Guillermo del Toro's new much-hyped vampire series 'The Strain' debuted on FX July 4, 2014. So how does it stack up against the current slate of horror television shows? Minor Spoilers follow:
Well, if the pilot episode, 'Night Zero' is any indication, it has it's merits and detriments. The series (which is based off of a comic series created by del Toro and show producer Chuck Hogan) kicks off with a doomsday clock element, as there are various timer demarcations to foreshadow impending doom. A airline jet arrives on a tarmac with a seemingly dead crew. And it's the question of what caused the demise that fuels the series.
But to get to the plot elements we must first sift through the introductions of various characters, who are all deeply cliched. Our protagonist is Epidemiologist Dr. Ephraim Goodweather (played by 'House of Card's' Corey Stoll), who assumes the umpteenth pop culture incarnation of 'man-so-devoted-to his-work-that-his-family-life-is crumbling' as illustrated in an eye-rolling couple counseling scene.
And wouldn't you know it, he gets a call during said session about said plane, setting the plot into motion.He's assisted by a co-worker/sometime lover Nora Martinez (Mia Maestro) and schlubby assistant Jim Kent (Sean Astin.) They're flummoxed by how the crew and passengers of the plane died as they appear (at first) to have no sign of injury. But when they find a scant few survivors, they're even more mystified as to what factor makes them apparently immune to the unknown pathogen.
Del Toro helmed this episode and it has many of his familiar touches. And when the series hones in on his love of creepy crawlies it excels; there's a massive cabinet discovered in the plane's storage space, holding the source of the virus, which leads to some sublime gross-out scenes and unique blood sucker antagonists of various sizes. It also brings in another character, a wizened pawn shop owner who comes across like a later day Van Helsing (played by British actor, and Willie Nelson lookalike David Bradley) and lays claim to knowing what's unleashed this evil upon the world.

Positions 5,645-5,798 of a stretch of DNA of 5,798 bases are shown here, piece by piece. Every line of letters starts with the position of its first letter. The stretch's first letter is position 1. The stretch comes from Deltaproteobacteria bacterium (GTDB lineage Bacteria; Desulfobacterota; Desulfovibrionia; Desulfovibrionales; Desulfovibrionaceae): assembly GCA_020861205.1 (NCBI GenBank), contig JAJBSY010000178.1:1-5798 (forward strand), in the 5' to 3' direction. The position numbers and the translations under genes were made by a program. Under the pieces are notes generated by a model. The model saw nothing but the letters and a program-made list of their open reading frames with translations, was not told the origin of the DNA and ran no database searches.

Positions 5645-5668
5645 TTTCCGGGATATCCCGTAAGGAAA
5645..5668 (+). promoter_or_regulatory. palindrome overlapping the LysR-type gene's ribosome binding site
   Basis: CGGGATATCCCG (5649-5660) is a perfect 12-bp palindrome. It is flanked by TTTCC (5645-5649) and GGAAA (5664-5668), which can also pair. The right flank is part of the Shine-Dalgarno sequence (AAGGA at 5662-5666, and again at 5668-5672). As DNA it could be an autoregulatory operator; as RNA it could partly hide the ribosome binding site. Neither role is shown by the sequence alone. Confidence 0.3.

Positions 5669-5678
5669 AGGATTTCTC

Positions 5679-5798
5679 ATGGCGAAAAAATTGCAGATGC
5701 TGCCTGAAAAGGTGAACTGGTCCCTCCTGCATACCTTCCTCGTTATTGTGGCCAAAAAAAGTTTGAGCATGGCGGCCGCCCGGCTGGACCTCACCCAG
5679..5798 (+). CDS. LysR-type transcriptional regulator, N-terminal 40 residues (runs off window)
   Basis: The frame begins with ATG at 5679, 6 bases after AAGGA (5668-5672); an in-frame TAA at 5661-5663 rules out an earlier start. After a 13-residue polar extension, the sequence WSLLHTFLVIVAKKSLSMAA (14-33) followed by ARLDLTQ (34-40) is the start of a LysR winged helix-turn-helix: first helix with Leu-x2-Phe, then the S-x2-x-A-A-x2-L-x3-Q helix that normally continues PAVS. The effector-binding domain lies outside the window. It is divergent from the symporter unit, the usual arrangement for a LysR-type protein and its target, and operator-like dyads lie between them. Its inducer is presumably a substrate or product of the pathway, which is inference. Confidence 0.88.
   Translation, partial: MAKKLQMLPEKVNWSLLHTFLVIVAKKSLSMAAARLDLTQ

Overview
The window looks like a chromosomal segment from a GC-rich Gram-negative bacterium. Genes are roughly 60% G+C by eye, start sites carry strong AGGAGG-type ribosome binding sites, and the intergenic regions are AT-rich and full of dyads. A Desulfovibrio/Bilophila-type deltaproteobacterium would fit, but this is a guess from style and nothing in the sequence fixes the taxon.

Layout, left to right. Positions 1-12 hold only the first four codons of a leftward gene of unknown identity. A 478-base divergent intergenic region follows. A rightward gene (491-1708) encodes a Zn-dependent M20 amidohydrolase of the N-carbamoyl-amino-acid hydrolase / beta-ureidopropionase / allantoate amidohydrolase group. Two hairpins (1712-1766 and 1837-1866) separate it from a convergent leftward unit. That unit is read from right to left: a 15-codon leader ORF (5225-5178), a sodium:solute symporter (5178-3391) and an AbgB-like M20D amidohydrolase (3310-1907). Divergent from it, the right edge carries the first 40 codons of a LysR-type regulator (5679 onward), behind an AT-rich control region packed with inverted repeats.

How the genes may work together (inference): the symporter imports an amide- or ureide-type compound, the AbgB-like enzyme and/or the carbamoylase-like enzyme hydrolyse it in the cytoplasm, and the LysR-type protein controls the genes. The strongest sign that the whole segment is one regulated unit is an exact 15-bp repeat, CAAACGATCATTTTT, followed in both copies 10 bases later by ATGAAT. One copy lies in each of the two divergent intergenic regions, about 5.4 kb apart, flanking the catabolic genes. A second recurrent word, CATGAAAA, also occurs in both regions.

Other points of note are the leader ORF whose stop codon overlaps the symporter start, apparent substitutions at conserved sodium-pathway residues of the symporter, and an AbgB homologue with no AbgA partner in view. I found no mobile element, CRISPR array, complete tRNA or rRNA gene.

It's apparent that 'The Strain' has more on it's mind than a basic apocalyptic thriller; there appears to be political motivations and connections with the vampire threat and wealthy aristocrats, who are perhaps Nazi in nature.
If the series focuses more on these elements and skips the cliched character stuff it'll provide more thrills for genre fans. Previews of upcoming episodes look promising, and given the weakest episode of many series is the pilot ('Seinfeld', anyone?), 'The Strain' has the potential to be a pulse pounding thriller, rather than a bloodless exercise.
'The Strain' airs on the FX network Sundays at 9pm central time.